On 6 September, 2010 17:00:26, in Programming, by Dirk Strauss

Build up a code library or repository

How much code do you rewrite? Be honest with yourself. I am a very lazy programmer. So lazy in fact that I created a project template for myself. (More on this later) But as any good programmer knows, having a stash of code is essential! And really, with all the tools available to you, there really isn’t any excuse not to have a code repository. Try online and request an invite (or contact me for one. If I have left, I’ll share).

But let me start from a point. I started noticing that certain aspects of my projects were reusable because I was writing code over and over again.

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Programmer’s Survival Tips – #2

On 1 September, 2010 21:42:25, in Programming, by Dirk Strauss

Never commit to anything without doing proper research first

On a couple of occasions I have been approached by one of my clients wanting a change to a system I or one of my colleagues wrote. They will start off by saying that they need a ‘small’ addition and that it is really simple. (That usually coming from somebody with NO programming experience at all) They will then proceed to explain the change and at the same time tell you that it shouldn’t take you more than x amount of hours to complete.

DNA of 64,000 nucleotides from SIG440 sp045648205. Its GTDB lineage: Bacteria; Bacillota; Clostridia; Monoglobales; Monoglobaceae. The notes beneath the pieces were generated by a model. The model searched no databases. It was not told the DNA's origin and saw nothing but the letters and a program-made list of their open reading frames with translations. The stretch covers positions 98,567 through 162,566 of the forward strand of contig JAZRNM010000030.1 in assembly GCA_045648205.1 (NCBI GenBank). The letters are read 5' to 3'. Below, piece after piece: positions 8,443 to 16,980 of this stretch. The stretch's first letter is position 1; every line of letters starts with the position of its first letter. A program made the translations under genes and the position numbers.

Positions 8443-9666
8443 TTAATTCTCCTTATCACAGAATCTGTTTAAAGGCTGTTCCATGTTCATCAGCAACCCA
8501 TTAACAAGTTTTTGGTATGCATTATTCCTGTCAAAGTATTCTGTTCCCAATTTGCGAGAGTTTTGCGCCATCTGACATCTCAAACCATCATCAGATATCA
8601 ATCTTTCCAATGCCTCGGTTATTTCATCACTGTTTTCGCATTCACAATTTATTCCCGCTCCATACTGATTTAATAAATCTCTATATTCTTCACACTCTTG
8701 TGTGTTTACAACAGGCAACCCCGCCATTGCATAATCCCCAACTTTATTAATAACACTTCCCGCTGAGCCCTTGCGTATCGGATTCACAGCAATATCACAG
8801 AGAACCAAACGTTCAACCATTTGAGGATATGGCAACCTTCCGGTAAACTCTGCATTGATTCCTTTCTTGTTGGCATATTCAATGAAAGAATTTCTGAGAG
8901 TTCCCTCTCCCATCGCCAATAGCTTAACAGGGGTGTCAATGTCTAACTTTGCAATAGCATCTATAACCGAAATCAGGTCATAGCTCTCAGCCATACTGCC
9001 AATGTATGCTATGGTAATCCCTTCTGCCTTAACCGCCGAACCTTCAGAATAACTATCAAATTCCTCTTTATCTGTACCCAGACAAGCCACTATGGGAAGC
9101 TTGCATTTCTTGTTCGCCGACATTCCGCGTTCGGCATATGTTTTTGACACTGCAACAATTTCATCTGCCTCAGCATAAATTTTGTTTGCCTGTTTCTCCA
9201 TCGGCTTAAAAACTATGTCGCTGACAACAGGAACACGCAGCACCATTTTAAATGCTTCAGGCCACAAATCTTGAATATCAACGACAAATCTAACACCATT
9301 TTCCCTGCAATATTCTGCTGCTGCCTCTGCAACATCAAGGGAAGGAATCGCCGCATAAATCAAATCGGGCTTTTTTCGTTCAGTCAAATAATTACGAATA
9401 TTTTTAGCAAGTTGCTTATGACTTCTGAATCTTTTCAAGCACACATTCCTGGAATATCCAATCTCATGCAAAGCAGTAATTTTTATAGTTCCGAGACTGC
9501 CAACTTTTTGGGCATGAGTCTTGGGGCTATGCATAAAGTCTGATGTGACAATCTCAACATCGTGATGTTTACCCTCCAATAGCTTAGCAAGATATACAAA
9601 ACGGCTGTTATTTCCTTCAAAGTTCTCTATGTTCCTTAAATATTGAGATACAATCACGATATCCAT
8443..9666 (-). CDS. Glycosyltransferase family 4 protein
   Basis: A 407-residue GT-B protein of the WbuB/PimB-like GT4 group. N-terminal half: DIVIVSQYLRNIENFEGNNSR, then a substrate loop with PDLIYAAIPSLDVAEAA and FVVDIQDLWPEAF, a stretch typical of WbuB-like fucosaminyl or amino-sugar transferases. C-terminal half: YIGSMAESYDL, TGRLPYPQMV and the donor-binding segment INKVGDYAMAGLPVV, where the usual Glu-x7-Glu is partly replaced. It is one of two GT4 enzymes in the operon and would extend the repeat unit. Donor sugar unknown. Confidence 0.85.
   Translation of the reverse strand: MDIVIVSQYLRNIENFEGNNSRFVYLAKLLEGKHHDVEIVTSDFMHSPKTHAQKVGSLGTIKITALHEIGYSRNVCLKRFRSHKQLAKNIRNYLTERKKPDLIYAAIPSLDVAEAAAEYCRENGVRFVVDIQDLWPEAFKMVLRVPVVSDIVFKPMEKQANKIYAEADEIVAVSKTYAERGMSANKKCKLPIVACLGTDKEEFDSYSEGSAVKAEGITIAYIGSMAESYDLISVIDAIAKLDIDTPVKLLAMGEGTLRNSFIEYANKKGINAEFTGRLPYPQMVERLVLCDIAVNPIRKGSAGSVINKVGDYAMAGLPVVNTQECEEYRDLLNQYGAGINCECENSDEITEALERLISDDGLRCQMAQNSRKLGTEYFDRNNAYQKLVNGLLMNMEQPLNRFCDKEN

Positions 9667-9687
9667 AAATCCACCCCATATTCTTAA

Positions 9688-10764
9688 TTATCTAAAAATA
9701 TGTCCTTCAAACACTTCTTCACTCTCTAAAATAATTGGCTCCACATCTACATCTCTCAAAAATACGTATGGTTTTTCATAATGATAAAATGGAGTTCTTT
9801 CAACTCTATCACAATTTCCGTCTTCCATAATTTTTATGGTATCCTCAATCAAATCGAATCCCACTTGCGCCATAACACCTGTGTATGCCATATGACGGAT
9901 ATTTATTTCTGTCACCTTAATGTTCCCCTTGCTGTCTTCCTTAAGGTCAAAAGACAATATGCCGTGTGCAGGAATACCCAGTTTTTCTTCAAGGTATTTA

This is probably one of the most frustrating situations for me.

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Programmer’s Survival Tips – #1

On 1 September, 2010 11:22:06, in Programming, by Dirk Strauss

Never give your mobile number to a client, unless you work for yourself

If you are a programmer, and you work for a company (not for yourself), giving out information like this is just as good as signing away any possibility of being able to take some time off. Clients automatically think that when you give them your mobile number, that you are giving them a golden key to IT advice and support on tap.

It will start of slowly, possibly only related to the project you are currently busy working with on site. After that, it will escalate. What’s even worse, if you do your job well, the level of being bugged will increase. Soon you will need to give advice on anything IT related. The final straw will come when you are on vacation. Going away means getting away. Any contact regarding work related issues, will end up bugging you and being on your mind, effectively spoiling any chance for you to switch off and relax.